Sore nipples are the last thing that you need while breastfeeding and yet, that's exactly when you're most prone to them. The constant suckling and tugging of your breasts can often leave your nipples feeling a little raw, and sometimes even cracked and damaged.
Luckily, there are many ways to prevent nipple pain and get back to enjoying that special bonding time with your baby.
Are your nipples supposed to hurt while breastfeeding?
Breastfeeding shouldn't be a painful experience and your nipples aren't supposed to hurt the whole time. While it's normal to experience some tenderness and discomfort in the first few days of breastfeeding, the pain shouldn't hang around for too long.
Unfortunately, it's quite common for women to experience nipple pain at different stages of their breastfeeding journey. Some women breastfeed comfortably for months before suddenly experiencing an onset of pain while others have felt a varying degree of pain the entire time.
Whether it's your first baby or your fifth, experiencing any type of nipple pain while breastfeeding can frustrating and sometimes even enough to discourage you from breastfeeding at all.
But before you give up too soon, let's take you through a few reasons why you might be experiencing sore nipples.
What causes breasts to hurt when breastfeeding?
One of the common causes of breastfeeding pain is a poor latch. In breastfeeding, the latch or attachment refers to the position of the baby's mouth on the mother's breast.
A poor or shallow latch is when the baby's mouth is positioned on the nipple rather than the breast. This can cause your baby to squash your nipple as they feed, leading to pinched and painful nipples and even a restricted flow of milk.
In a good latch, your baby's mouth should be wide and taking in a large portion of your areola into their mouth. Their chin should be against your breast with their nose turned upwards.
Your nipple will be gently pressed against the roof of their mouth with their tongue cupping underneath. Once your milk starts flowing, your baby should be taking slow sucks with some pauses for swallowing.
Getting the hang of a good latch can take some time and it's always worth getting your latch checked by a healthcare professional or lactation consultant.
Breast engorgement occurs when the breast tissue overfills with milk and other fluids.
It usually happens if your breasts aren't drained properly after a feed, which can happen if your body is making more breast milk than your baby needs or if your baby isn't attaching and feeding properly.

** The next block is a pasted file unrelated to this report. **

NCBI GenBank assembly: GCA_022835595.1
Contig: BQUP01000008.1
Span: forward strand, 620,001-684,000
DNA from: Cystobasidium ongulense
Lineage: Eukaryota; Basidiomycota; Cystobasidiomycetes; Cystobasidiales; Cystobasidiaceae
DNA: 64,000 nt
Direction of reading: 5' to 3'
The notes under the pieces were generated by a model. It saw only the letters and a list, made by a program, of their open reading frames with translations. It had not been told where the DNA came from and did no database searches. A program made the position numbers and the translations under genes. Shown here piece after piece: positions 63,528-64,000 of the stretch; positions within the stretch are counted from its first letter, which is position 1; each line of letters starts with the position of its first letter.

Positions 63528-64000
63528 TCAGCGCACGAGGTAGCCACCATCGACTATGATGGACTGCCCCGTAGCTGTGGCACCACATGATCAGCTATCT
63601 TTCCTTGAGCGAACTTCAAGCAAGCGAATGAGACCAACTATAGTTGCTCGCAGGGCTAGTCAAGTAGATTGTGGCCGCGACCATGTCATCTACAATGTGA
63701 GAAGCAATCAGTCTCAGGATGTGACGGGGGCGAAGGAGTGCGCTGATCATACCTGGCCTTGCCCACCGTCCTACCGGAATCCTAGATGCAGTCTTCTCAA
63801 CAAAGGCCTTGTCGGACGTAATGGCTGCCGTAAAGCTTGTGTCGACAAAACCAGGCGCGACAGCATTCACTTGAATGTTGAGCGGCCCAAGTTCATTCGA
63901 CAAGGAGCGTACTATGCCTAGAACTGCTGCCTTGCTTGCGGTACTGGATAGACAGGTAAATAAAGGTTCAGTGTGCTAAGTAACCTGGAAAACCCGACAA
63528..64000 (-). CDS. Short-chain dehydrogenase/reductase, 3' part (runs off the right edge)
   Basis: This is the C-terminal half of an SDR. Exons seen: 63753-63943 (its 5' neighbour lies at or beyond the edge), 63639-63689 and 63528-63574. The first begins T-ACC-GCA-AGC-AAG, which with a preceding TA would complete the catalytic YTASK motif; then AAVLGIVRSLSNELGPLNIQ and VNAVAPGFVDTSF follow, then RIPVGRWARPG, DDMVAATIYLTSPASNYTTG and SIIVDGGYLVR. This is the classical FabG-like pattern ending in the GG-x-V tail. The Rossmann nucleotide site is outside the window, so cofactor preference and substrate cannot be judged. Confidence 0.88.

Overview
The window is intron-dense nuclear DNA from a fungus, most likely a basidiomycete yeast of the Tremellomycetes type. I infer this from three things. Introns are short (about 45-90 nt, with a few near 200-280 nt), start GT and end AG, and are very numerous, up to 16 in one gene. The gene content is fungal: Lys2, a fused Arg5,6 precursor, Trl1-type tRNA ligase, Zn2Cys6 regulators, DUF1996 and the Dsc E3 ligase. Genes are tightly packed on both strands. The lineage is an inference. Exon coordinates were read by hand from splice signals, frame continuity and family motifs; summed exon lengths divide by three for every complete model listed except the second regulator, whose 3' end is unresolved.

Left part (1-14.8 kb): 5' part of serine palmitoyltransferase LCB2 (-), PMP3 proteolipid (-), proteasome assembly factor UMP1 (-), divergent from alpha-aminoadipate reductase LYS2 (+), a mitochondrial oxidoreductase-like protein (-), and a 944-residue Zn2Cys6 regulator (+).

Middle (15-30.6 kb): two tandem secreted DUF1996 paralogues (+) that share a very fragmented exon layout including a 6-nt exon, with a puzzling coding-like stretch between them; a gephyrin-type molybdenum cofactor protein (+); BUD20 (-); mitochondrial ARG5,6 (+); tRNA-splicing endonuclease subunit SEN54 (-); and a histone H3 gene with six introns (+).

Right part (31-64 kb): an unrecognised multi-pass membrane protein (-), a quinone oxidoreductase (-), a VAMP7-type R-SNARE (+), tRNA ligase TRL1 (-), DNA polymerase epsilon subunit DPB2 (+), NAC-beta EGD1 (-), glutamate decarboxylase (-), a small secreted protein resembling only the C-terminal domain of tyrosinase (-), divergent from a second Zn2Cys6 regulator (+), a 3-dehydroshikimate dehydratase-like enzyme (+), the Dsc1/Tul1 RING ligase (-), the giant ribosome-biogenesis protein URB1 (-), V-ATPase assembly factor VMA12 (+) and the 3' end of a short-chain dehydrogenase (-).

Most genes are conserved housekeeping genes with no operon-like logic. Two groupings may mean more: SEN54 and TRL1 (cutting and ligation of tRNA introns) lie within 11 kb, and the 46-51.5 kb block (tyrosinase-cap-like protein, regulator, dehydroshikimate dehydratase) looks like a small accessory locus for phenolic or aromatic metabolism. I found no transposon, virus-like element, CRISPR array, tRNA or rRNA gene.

Usually, breast engorgement happens in the first few days and weeks of breastfeeding, when your body is still adjusting its milk supply and getting the hang of breastfeeding.
Breast engorgement can cause considerable pain, often making your breasts feel very hard, swollen and full. Your nipples may also become flat or tight, making it harder for your baby to attach and relieve your symptoms.
The only way to relieve breast engorgement is by emptying the breast. You can do this by feeding, expressing or using a breast pump.
You can also apply a warm washcloth or take a warm shower before feeding to help stimulate the milk flow.
Milk letdown refers to the process that releases the milk from your breasts. When your baby attaches to your breast, the nerves in your nipple cause hormones to be released into your bloodstream.
Some women don't feel anything when their milk lets down but other women experience a wide variety of sensations, including:
- Pins and needles
In the weeks after giving birth, you may even feel some uterine cramping. This is because oxytocin triggers the muscle contractions that help shrink your uterus back down to its normal size after birth.
Clogged milk ducts
Milk ducts are the thin tubes in the breast that carry breast milk from the mammary glands to the nipples. If the milk duct isn't drained properly during feeding, a buildup of breast milk can block the duct and cause significant pain.
You might have a clogged milk duct if one or both of your breasts are experiencing any of these symptoms:
- Pain in a specific area
- A tender lump
- Heat and swelling
- Slower milk flow in one breast
- Lumpy skin in a specific location
You can attempt to unclog a milk duct by massaging the affected area during nursing or while taking a warm bath or shower.
If a clogged milk duct isn't cleared, it can lead to a breast infection called mastitis. Mastitis can cause a fever, body aches and severe breast pain.
Along with a blocked duct, mastitis can also be brought on by bacteria that has entered the breast through cracked nipples.
It's important to see your doctor or healthcare provider if you suspect you have mastitis. They will suggest the best treatments for the infection or even prescribe a short course of antibiotics.
What causes sore or cracked nipples when breastfeeding?
Your nipples are usually sensitive in the first few days after birth and become less sensitive as you get used to breastfeeding. However, your nipples might feel sensitive if they undergo nipple trauma from a poor latch, aggressive suckling or the incorrect use of a breast pump.
If your nipples are sensitive, they are more vulnerable to cracks and usually experience more pain during breastfeeding.